In the past century, scientists have successfully synthesized many new materials and studied their properties, but the purely experimental approach is no longer the only route to discover new compounds. There are several alternatives, which nowadays, one could say sometimes even give priority to the theory compared to the experiment, especially in the field of molecular chemistry: First, the theoretical prediction of new compounds and new (meta)stable modifications of already existing molecules and solids, followed by their experimental synthesis, and second, the purely theoretical prediction of new compounds and new (meta)stable modifications of unknown compounds where there is no comparison to an experimental result is possible or where an experiment is not feasible at all. One might even say that we have come to the point where it is increasingly necessary for the presentation and discussion of experiments obtained in the field of the material sciences research, to verify or combine the experiment with theoretical calculations.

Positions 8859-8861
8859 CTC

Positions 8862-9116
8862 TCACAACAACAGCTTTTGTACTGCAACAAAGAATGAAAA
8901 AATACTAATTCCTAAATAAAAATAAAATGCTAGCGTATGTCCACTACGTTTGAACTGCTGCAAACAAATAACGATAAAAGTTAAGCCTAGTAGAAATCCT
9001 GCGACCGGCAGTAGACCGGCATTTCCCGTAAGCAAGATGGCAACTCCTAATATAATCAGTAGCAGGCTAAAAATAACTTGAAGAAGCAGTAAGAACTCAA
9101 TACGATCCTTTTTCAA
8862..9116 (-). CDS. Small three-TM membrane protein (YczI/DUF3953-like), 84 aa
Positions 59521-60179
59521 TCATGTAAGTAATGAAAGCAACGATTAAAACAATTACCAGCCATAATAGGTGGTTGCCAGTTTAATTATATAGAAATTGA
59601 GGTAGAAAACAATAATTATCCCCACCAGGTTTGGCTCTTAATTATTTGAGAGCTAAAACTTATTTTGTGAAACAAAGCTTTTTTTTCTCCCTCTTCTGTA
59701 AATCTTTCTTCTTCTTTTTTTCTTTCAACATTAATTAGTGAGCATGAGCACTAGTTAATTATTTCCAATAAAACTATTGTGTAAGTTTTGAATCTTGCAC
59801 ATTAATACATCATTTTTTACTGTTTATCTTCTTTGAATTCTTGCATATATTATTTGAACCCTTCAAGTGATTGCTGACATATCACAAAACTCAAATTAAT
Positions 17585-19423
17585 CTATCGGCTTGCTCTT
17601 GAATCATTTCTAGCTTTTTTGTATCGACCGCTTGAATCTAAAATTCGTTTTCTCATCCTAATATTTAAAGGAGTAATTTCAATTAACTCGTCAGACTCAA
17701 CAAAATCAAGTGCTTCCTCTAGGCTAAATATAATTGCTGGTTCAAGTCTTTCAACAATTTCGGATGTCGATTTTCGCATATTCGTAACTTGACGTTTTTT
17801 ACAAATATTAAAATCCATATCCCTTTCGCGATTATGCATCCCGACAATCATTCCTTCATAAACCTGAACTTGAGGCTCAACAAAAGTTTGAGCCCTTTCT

Our research group deals with rather interdisciplinary questions that touch upon the fields of theoretical chemistry (structural-, inorganic-, quantum-), theoretical physics (condensed matter, statistical mechanics), physical-chemistry (equilibrium thermodynamics, phase transitions) crystallography (structure identification, symmetry relations), applied mathematics (mathematical modeling, optimization and efficient algorithms), computer programming (programming languages, applications, visualizations) and off course computational materials science.
More information you can find in the Research section.